I was standing on top of millions of tons of rotting garbage and discarded material at one of our local landfills.
The putrid odor was overwhelming and triggered my gag reflex a few times. I accompanied the Stark County health inspector as he conducted his weekly landfill inspection.
He could see I was struggling and reminded me to breath through my mouth and not my nose. He told me that after a while you will get used to it.
I thought to myself, "Used to what?" The horrible odor or the sight of thousands of tons of useful material piling up that could be recycled or repurposed? A baby stroller, aluminum ladder, sofa, mattress, stuffed animal, a storm door, pop cans, plastic bottles, a bicycle, and lots of cardboard.
The cardboard is on sharp increase due to the increase in home shopping.
Everything you could imagine was being dumped at the landfill from over 200 semi-truck loads each day. The trucks were lined up one after another waiting for their turn to dump.
The biggest challenge by far appeared to be the single-use plastic grocery bags that were blowing in the wind and getting stuck in nearby trees, presenting a real problem to remove.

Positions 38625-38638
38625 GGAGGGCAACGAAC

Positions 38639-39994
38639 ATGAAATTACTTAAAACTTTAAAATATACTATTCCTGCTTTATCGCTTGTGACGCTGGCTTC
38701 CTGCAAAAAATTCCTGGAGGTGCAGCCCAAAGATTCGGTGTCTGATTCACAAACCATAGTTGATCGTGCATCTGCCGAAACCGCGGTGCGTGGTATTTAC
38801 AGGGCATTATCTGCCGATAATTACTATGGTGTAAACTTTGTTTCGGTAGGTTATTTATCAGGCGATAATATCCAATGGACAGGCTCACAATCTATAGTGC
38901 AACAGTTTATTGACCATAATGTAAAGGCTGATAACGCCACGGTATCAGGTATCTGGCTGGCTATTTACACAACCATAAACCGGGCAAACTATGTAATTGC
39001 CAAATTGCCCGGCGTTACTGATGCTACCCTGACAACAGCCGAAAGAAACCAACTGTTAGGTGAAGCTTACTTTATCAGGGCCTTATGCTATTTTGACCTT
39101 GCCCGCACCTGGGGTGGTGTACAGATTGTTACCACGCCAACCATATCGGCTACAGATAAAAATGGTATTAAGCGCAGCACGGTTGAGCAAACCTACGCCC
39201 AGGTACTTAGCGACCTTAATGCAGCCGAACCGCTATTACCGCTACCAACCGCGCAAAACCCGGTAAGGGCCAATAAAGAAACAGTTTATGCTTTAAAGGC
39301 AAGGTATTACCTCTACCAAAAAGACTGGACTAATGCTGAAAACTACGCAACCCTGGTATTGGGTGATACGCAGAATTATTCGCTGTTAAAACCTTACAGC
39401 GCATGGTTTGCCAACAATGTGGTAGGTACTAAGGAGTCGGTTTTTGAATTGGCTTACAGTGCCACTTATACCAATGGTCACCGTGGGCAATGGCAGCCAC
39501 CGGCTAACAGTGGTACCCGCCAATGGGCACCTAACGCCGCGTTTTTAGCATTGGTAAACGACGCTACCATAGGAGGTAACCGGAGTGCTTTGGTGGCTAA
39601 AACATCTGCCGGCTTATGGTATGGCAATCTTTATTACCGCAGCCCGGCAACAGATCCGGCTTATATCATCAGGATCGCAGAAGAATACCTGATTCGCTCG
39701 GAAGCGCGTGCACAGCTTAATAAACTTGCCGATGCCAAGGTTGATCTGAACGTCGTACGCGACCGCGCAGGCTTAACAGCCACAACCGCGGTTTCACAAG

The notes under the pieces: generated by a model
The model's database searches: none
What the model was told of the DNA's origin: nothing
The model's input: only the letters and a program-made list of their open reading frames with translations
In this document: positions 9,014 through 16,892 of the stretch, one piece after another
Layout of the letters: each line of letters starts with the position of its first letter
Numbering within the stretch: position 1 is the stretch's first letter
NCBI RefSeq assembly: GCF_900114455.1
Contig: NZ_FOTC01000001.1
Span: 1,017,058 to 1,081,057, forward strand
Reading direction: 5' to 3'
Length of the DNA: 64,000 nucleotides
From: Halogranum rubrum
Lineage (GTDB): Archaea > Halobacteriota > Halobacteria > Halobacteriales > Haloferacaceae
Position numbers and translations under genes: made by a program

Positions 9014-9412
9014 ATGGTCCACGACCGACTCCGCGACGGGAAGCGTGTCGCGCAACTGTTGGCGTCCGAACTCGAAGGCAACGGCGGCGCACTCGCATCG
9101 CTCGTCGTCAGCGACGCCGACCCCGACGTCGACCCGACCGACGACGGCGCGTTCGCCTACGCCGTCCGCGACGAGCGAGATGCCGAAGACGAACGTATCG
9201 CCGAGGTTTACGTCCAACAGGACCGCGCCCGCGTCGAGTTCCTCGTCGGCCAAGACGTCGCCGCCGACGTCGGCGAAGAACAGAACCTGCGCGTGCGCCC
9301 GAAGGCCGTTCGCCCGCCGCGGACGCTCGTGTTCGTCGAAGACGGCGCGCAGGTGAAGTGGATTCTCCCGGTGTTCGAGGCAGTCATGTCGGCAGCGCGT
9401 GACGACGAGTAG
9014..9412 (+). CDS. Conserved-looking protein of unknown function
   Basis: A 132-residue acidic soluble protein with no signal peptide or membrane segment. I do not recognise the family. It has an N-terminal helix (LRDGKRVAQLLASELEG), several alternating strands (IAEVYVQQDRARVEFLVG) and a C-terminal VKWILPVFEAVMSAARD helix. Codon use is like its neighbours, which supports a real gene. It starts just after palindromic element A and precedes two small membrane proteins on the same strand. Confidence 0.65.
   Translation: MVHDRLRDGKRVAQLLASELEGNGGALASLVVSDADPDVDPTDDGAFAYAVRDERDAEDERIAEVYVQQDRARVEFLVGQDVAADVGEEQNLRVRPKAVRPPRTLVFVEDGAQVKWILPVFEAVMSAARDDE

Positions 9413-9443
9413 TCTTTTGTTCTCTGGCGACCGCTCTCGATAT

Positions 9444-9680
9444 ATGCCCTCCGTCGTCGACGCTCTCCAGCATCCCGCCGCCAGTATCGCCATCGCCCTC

On the other hand, Americans love the convenience of plastic shopping bags. There are more than 100 billion plastic bags produced each year requiring 12 million barrels of oil to manufacture.
I watched as hundreds of birds and seagulls gathered around the open face of the landfill to feed off the newly dumped trash.
Americans produce on average 4.4 pounds of trash per person per day and recycle 1.5 pounds per person per day.
As I looked up, to catch my breath, I noticed that I could see for miles in every direction.
“Wow!” I exclaimed. “Such a beautiful view!”
The health inspector caught my excitement and told me that the landfill is one of the highest points in Stark County and has over 900 acres of land available to collect trash for the next 60 years or longer.
I will admit that one of my favorite days of the week is garbage and recycling collection day. I get to place all of the garbage and recycling at the curbside, and it disappears by the time I get home from work.
The popularity of waste and recycling collection services is the highest ranked city service in most residential surveys across the country. This is no surprise.
After serving as mayor for 14 years in the city of North Canton and director at the Stark-Tuscarawas-Wayne Recycling District for 18 years, I can attest that by recycling you can make a difference in your community and in your world.
One visit to a landfill will convince you that recycling is not a waste.
David Held is the executive director of the Stark-Tuscarawas-Wayne Recycling District and the former mayor of North Canton.
This article originally appeared on The Repository: Commentary: Does recycling make a difference or is it a waste?
Source : https://news.yahoo.com/commentary-does-recycling-difference-waste-102406179.html611